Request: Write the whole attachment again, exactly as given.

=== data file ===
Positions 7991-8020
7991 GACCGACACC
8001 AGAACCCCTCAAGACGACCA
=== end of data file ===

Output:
Positions 7991-8020
7991 GACCGACACC
8001 AGAACCCCTCAAGACGACCA